Level J

Level J

 

J is for Just Bring on the Non-Fiction!!

 

While the books on this level are similar in length to the books on the I level, your child now is diving head first into all aspects of non-fiction with moving up to Level J! It is a good thing that all year long there have been lots of “swimming lessons”. There really is no topic off limits. Not only are there more opportunities for your child to learn new and exciting facts but also to read biographies or stories about real people. What is great about reading biographies, is that these books give your child the opportunity to identify with someone that they are like or want to be like. Establishing connections to what we read maintains our interest and allows us to make an emotional investment in what we read. In addition to this new addition to your child’s reading repertoire, the sentences in all books at this level are longer and require your child to think about what is read for a longer period of time. The movies that readers at this level make in their minds are getting more complex and full of action. Your child here needs to continue to work on reading for understanding and thinking about all facets of a story. All kinds of words are thrown at your child and with all that he knows he can handle it like a pro! The continued focus with the jump into non-fiction is figuring out what words mean and summarizing what has been learned. Your child can handle it…so just bring it!

 

What your child is learning here:

1. Your child here is now required to communicate about what is read. This could be a summary of the top three things learned in the text or the order of events in the story or explaining why a character chose to do something and how it affected the rest of the story. In other words, get your child talking about the story as much as possible.

          What you can say:

  • Ask your child to retell a part of the story just read or the whole story.
  • What are you picturing in your head?
  • How did your ideas( about the character, story, etc.) change as you read the whole book?
  • Stop and think about what’s going on in the story.
  • Predict what is going to happen next in the story.
  • What is the main idea the author is trying to give us?
  • What was the problem in this story and how was it solved? If the problem was not solved, why not?
  • What does the author what us to think/feel/believe about the story/character/information?
  • What are three things that you learned that you did not know before?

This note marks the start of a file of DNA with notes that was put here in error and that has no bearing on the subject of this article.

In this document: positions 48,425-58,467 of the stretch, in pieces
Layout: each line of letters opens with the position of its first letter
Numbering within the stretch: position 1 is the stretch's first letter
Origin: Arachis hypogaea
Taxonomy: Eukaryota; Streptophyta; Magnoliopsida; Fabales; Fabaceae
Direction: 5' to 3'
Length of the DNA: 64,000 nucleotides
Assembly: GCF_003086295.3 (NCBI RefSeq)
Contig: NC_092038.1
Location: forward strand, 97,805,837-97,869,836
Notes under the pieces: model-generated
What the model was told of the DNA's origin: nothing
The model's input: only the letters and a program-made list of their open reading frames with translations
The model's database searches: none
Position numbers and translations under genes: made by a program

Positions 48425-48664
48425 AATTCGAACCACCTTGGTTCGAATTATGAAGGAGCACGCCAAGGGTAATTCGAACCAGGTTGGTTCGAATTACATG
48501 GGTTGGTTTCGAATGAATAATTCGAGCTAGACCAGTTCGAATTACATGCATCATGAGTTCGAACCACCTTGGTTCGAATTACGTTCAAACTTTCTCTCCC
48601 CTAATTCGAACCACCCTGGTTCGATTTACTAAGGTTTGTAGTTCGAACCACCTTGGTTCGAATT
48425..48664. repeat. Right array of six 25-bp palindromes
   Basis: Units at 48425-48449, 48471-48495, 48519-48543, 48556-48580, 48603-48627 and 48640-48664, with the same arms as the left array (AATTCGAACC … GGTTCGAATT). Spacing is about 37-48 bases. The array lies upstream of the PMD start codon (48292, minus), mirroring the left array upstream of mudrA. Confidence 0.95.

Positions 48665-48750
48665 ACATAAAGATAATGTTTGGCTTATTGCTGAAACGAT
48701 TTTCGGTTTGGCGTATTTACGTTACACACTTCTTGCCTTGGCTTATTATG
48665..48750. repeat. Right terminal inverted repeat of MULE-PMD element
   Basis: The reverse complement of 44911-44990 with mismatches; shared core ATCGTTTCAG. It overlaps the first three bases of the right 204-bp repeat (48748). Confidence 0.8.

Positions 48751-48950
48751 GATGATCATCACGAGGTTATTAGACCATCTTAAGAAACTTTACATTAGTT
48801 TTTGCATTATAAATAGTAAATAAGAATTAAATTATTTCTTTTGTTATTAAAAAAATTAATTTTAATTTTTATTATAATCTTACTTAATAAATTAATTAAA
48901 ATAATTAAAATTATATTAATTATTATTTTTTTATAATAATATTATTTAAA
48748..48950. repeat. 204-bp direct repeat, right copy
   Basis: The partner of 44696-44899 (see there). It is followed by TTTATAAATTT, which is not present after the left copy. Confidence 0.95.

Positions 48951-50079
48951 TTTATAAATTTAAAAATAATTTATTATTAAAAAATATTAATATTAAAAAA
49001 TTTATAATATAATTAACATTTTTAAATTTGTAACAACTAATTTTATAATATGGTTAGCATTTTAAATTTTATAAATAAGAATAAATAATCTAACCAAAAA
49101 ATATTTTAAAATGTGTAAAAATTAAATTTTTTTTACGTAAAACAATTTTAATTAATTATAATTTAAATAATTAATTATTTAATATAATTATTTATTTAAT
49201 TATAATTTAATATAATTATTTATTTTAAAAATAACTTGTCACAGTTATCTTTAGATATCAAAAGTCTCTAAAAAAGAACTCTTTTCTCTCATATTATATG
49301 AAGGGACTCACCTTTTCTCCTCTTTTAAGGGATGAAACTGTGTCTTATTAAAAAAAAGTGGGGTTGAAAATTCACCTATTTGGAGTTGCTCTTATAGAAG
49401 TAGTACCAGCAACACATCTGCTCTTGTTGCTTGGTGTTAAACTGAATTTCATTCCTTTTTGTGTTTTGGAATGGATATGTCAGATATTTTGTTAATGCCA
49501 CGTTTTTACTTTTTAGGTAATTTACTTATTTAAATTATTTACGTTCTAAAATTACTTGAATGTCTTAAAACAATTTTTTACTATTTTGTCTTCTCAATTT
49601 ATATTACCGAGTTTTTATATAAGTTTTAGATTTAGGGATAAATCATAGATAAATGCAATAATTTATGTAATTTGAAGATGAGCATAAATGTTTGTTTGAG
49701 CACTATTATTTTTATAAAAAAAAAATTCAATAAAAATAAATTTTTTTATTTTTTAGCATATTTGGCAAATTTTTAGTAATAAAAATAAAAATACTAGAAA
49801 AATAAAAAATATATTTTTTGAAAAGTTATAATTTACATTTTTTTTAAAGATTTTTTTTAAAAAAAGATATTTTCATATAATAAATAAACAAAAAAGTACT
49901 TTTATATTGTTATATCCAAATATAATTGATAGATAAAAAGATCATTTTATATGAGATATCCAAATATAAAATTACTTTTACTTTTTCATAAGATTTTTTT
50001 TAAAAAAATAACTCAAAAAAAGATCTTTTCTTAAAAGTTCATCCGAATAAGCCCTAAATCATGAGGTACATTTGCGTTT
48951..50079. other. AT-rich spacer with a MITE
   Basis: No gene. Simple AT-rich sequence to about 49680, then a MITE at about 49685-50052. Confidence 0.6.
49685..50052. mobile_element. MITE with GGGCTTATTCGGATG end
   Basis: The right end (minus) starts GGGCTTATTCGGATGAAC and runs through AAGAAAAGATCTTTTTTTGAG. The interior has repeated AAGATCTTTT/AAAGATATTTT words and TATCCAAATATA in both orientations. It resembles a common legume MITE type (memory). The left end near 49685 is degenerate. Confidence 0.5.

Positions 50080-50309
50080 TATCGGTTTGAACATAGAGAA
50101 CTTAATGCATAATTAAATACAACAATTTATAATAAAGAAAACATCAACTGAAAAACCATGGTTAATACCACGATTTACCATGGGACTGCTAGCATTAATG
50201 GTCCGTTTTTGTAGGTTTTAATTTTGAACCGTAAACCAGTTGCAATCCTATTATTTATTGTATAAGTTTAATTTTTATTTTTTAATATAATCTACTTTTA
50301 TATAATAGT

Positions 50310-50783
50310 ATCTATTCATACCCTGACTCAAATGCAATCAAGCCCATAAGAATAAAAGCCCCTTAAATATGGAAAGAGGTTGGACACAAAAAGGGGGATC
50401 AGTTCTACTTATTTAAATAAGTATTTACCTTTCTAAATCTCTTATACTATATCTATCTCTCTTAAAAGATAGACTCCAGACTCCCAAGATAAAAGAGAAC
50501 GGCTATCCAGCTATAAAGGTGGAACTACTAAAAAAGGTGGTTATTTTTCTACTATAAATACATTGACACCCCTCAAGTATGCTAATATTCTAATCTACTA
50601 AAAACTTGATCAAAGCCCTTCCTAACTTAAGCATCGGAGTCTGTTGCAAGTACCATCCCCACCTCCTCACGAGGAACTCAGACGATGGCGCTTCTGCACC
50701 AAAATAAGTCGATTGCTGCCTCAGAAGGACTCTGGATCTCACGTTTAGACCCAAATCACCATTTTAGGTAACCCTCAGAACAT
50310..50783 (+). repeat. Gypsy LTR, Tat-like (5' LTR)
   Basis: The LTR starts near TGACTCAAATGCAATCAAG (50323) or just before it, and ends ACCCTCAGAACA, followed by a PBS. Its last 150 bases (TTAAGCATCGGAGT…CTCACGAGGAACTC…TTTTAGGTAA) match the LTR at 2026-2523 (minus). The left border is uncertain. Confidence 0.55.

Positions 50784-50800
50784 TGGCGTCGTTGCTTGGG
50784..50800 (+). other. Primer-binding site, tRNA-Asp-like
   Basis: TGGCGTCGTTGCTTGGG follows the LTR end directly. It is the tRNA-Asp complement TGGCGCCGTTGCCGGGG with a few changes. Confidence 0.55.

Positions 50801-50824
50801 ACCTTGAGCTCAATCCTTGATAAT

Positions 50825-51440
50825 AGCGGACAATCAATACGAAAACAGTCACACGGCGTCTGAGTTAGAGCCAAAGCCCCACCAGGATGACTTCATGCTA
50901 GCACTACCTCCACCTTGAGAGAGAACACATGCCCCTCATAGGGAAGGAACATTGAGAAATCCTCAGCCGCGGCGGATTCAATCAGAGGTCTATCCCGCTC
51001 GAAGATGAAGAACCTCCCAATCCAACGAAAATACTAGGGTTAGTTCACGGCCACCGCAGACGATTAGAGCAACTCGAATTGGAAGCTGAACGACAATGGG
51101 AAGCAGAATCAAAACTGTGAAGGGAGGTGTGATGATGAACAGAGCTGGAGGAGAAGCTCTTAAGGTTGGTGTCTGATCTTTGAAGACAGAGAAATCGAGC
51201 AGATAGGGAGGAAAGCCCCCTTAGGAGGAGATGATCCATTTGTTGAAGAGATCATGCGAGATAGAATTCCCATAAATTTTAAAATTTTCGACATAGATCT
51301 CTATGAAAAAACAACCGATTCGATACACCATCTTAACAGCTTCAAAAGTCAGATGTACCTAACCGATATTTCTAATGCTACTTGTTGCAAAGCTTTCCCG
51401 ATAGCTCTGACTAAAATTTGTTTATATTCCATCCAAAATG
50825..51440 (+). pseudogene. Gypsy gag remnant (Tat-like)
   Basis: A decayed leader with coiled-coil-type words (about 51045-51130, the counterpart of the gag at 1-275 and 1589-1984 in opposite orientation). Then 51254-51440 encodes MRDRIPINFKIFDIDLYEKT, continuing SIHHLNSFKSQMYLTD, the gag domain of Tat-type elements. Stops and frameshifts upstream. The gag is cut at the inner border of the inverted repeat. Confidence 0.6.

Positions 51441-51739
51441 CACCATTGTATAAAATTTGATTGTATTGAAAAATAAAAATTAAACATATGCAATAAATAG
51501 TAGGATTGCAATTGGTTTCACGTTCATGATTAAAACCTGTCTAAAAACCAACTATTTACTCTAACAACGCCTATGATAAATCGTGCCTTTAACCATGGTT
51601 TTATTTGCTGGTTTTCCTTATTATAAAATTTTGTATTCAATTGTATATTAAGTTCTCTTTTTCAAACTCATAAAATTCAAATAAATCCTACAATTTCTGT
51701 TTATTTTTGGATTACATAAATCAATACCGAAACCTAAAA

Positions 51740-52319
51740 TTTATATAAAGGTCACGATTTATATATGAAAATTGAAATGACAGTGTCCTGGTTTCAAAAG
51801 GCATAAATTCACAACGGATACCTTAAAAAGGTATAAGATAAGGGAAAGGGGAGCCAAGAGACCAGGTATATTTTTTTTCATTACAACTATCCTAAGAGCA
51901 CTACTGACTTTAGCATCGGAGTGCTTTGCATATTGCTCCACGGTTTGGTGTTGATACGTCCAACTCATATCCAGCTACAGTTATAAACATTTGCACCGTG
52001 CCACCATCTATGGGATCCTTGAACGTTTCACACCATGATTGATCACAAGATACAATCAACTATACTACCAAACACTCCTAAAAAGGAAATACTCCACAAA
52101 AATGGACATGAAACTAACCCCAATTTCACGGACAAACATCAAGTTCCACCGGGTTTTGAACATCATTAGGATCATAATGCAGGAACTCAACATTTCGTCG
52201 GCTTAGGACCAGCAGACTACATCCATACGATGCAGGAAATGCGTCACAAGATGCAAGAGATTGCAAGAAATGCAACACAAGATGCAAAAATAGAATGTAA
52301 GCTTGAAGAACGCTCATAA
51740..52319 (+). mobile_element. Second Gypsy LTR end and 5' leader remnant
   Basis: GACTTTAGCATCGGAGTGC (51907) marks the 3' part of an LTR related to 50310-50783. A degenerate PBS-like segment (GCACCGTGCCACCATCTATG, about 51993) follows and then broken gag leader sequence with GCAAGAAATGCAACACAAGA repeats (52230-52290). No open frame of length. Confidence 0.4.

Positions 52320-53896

2. Independently uses all sources of information as reading (sounding out words, what is going on in the story, what sounds right, and does it make sense) in order to figure out the text.  There are so many things going on in your child’s head here that would take forever to explain, so all you can say is WOW!! What a sophisticated reader!!

          What you can say:

  • Read back and read ahead a bit to see if it helps you figure out what that word says/means.
  • Have you ever seen that word somewhere you have visited?
  • What does the author tell you in the story that helps you know about that word?
  • Do you know a word like that one that means the same thing?
  • How can you help yourself understand what that means or says?

3. Figures out words calmly and independently as the need arises. Your child does not need as much if any prompting in order to figure out a word because he has the proper set to tools to handle any job.

          What you can say:

  • Let me remind you how we break a word into parts.
  • How does meaning change when you add “-er” or “-est” to a word?
  • Read this again and see you can fix this word before you read on.
  • Something wasn’t quite right. Go back and see of you can find it.
  • You fixed this word all by yourself! You are awesome!!

4. Reads with wonderful fluency so much that you forget that you are listening to a First Grader! Your child can read for punctuation and mood which shows that your child IS understanding what he reads. WOWIE WOW WOW!

          What you can say:

  • Use the punctuation in this part to help you read this like you were telling a story.
  • Model for your child how to stress certain words (like ones in all capitals or italicized), pausing at commas, and responding to periods.
  • Read this part again trying to read in longer bunches.
  • Read that again and try to sound like the character.
  • Reread a part pretending that a character was different.
  • Act out stories or make puppet shows or plays.